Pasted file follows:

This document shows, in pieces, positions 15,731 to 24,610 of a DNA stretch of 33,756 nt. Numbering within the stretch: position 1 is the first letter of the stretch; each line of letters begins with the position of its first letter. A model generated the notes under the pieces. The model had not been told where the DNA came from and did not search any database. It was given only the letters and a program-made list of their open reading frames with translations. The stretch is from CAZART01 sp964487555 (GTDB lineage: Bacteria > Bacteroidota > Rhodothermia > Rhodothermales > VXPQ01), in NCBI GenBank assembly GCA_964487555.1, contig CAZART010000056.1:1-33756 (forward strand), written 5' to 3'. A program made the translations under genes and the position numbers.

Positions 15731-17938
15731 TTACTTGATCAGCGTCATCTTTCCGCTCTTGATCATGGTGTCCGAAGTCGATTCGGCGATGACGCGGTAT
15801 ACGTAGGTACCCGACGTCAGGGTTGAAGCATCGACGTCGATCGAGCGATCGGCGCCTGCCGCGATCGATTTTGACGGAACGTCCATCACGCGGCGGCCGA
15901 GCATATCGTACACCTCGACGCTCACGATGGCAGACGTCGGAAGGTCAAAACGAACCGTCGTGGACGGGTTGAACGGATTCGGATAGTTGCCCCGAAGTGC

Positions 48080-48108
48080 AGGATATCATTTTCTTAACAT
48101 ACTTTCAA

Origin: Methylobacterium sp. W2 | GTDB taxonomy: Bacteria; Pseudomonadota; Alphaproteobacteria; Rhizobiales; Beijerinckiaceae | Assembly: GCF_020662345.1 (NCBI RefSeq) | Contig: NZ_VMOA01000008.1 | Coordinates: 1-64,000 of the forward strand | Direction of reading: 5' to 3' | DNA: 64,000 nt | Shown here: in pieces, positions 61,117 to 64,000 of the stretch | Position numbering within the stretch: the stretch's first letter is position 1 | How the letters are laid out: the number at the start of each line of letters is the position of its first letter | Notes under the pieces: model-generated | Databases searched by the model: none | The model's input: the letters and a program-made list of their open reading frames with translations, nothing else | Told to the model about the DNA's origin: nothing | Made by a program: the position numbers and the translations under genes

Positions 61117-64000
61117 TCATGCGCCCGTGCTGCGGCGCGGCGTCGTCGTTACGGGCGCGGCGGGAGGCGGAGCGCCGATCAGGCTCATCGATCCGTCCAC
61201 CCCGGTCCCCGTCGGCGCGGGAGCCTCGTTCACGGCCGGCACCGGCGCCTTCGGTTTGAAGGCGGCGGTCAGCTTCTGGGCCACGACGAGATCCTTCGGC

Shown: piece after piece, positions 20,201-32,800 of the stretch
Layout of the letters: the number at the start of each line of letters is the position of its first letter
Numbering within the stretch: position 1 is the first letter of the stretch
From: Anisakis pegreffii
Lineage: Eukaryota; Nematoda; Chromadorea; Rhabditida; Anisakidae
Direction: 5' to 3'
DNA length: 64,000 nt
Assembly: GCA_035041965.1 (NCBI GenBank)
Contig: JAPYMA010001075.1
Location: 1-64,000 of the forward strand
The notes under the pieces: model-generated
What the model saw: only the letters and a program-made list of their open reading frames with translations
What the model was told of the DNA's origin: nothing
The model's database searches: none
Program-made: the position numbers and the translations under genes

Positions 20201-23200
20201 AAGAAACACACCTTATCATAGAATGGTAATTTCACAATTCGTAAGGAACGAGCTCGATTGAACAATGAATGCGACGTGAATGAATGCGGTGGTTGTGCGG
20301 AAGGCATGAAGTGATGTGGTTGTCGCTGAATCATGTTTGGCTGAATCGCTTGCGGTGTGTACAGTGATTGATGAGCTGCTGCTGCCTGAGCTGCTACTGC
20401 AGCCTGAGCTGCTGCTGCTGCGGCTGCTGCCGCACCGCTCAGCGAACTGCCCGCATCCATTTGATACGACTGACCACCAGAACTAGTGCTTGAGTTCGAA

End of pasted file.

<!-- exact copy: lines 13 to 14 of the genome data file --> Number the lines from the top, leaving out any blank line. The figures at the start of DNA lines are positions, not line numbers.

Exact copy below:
Shown: piece after piece, positions 20,201-32,800 of the stretch
Layout of the letters: the number at the start of each line of letters is the position of its first letter